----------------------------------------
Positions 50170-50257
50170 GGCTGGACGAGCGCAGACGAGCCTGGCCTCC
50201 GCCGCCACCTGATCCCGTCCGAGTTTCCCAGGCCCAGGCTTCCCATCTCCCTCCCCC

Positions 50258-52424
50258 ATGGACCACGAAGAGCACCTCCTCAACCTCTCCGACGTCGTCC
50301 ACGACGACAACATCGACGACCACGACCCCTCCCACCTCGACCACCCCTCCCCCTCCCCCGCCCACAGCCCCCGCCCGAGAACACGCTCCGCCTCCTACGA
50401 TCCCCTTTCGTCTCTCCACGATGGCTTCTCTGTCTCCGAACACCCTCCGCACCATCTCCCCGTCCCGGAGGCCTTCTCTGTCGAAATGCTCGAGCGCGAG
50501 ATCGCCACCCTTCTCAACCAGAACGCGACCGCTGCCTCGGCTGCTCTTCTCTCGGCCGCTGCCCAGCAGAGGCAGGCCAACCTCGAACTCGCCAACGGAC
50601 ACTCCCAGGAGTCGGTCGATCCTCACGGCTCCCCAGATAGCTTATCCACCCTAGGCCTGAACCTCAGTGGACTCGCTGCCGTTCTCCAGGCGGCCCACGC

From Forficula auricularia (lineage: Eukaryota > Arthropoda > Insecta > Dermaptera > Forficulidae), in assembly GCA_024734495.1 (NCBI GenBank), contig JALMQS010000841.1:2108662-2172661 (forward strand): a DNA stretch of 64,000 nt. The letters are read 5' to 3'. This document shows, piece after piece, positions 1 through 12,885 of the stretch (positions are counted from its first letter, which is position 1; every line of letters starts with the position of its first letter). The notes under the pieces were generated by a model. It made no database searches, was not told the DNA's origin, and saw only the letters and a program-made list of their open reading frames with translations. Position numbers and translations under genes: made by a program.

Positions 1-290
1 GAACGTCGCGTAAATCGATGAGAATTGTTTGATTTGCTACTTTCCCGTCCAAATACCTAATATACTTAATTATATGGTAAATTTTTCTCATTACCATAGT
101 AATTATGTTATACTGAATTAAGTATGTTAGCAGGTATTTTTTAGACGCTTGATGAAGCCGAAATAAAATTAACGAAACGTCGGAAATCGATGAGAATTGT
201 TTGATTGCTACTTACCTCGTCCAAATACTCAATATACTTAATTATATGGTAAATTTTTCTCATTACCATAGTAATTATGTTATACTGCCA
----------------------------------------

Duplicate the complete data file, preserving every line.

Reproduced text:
Positions 50170-50257
50170 GGCTGGACGAGCGCAGACGAGCCTGGCCTCC
50201 GCCGCCACCTGATCCCGTCCGAGTTTCCCAGGCCCAGGCTTCCCATCTCCCTCCCCC

Positions 50258-52424
50258 ATGGACCACGAAGAGCACCTCCTCAACCTCTCCGACGTCGTCC
50301 ACGACGACAACATCGACGACCACGACCCCTCCCACCTCGACCACCCCTCCCCCTCCCCCGCCCACAGCCCCCGCCCGAGAACACGCTCCGCCTCCTACGA
50401 TCCCCTTTCGTCTCTCCACGATGGCTTCTCTGTCTCCGAACACCCTCCGCACCATCTCCCCGTCCCGGAGGCCTTCTCTGTCGAAATGCTCGAGCGCGAG
50501 ATCGCCACCCTTCTCAACCAGAACGCGACCGCTGCCTCGGCTGCTCTTCTCTCGGCCGCTGCCCAGCAGAGGCAGGCCAACCTCGAACTCGCCAACGGAC
50601 ACTCCCAGGAGTCGGTCGATCCTCACGGCTCCCCAGATAGCTTATCCACCCTAGGCCTGAACCTCAGTGGACTCGCTGCCGTTCTCCAGGCGGCCCACGC

From Forficula auricularia (lineage: Eukaryota > Arthropoda > Insecta > Dermaptera > Forficulidae), in assembly GCA_024734495.1 (NCBI GenBank), contig JALMQS010000841.1:2108662-2172661 (forward strand): a DNA stretch of 64,000 nt. The letters are read 5' to 3'. This document shows, piece after piece, positions 1 through 12,885 of the stretch (positions are counted from its first letter, which is position 1; every line of letters starts with the position of its first letter). The notes under the pieces were generated by a model. It made no database searches, was not told the DNA's origin, and saw only the letters and a program-made list of their open reading frames with translations. Position numbers and translations under genes: made by a program.

Positions 1-290
1 GAACGTCGCGTAAATCGATGAGAATTGTTTGATTTGCTACTTTCCCGTCCAAATACCTAATATACTTAATTATATGGTAAATTTTTCTCATTACCATAGT
101 AATTATGTTATACTGAATTAAGTATGTTAGCAGGTATTTTTTAGACGCTTGATGAAGCCGAAATAAAATTAACGAAACGTCGGAAATCGATGAGAATTGT
201 TTGATTGCTACTTACCTCGTCCAAATACTCAATATACTTAATTATATGGTAAATTTTTCTCATTACCATAGTAATTATGTTATACTGCCA